ClarinetFest® 2023 in Review
ClarinetFest® 2023 Day 2
ClarinetFest® @ 5
Mary Alice Druhan, James Campbell & Carlos Ferreira
by Nancy Williams
This new type of recital, one that includes interviews with the performers, was introduced by Artistic Director Wesley Ferreira. Deux-Eaux was first to perform in the Westminster Ballroom. Consisting of Mary Alice Druhan on clarinet and Robert Aughtry on flute, the duo premiered Camaraderie: Three Miniatures for flute and clarinet, composed by Druhan for Aughtry as a retirement gift. The three movements express various times in their long friendship. (The duo is in its 28th year.) The performance was intimate, at times haunting, and at other times lyric and soaring, with each musician displaying tonal depth and mastery of their instruments.
Next was Barbara Heller’s Selbstgespräch (Talking to Yourself). The performers were on opposite ends of the stage, performing seemingly independent lines which grew to intertwine. The meditative quality of the piece offered reprise from the business of the large conference.
After the duo program, which was cut short due to mechanical problems with the clarinet, Ferreira directed Druhan to have a seat in one of the oversized chairs placed on the right side of the stage. The interview was personal, at times humorous, as Druhan talked about her musical journey, which included years of recovery from a disabling injury that significantly limited her playing.
International soloist and recording artist James Campbell was next on the program. Ferreira interviewed Campbell before his performance of the first etude in the Cyrille Rose book 32 Etudes. Campbell regaled the audience with stories of his background, influences, and teachers, at one point stating that school music teachers have the most important jobs in music right now. His performance of the etude was imaginative and inspired. It was a sample of how Campbell had spent his time playing during the pandemic – pretending the etudes were written in a different style or for a different instrument. He instructed the audience to “pretend I’m not playing clarinet; listen to it as a story.” His seemingly effortless performance transcended the challenges of the clarinet to speak directly to the listener.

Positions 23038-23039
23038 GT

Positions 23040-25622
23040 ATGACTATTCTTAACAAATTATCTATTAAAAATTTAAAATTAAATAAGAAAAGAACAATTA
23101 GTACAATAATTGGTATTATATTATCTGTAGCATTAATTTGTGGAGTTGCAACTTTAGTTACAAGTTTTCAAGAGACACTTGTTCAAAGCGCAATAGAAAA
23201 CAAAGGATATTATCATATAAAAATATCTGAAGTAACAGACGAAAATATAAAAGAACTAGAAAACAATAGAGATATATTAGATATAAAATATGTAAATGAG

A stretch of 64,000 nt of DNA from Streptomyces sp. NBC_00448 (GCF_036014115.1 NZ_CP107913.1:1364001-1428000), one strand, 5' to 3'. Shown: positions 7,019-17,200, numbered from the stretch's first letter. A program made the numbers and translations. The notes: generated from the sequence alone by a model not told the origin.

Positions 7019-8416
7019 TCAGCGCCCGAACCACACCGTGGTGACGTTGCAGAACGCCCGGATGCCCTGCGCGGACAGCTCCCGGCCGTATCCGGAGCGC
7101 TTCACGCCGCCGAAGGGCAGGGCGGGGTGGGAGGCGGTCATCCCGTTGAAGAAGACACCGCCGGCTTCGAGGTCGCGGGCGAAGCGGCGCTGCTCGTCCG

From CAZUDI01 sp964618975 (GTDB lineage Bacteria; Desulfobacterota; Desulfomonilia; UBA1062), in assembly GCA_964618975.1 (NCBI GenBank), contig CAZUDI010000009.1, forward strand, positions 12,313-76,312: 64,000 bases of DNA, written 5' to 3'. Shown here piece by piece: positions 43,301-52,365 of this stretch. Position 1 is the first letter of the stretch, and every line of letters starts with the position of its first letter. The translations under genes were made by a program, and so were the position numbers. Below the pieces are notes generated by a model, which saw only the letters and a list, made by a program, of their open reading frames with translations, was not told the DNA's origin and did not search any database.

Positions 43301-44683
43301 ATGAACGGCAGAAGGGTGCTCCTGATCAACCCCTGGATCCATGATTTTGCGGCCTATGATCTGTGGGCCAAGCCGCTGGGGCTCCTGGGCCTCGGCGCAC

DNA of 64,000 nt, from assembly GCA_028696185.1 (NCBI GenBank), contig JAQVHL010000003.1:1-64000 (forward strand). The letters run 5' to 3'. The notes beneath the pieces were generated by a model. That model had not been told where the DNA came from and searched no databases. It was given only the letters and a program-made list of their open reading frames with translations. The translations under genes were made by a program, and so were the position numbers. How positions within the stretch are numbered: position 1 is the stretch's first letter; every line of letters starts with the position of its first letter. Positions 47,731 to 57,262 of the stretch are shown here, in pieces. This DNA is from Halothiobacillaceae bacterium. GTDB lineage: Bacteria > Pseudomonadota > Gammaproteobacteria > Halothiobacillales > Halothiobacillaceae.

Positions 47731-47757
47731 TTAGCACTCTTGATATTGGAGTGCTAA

The recital culminated with Carlos Ferreira, clarinet, and Pedro Emanuel Periera, piano, performing the two last movements of Poulenc’s Sonata. Ferreira’s command of the instrument was exceptional, displaying ease of control throughout registers and volumes, a variety of colors within his tone, and masterful fluidity of technique. The performance was a fresh interpretation including vibrato and rubato as enhancements to the conversation between clarinet and piano. Ferreira’s first performance at a ClarinetFest® will surely not be his last, as the audience expressed its approval loudly and at length. Afterwards, Wesley and Carlos Ferreira discussed their mutual early musical training in the Portuguese tradition that included singing solfege and conducting before study of the clarinet could begin. C. Ferreira shared his experience recording a recent album and his preference for nationalistic music containing paradox.
The diversity of performers reflected this year’s ClarinetFest® theme of global community. The format was engaging, with W. Ferreira occasionally questioning the audience as well as the performer. The power of storytelling impacted the music performances positively through creating a deeper connection between artist and audience.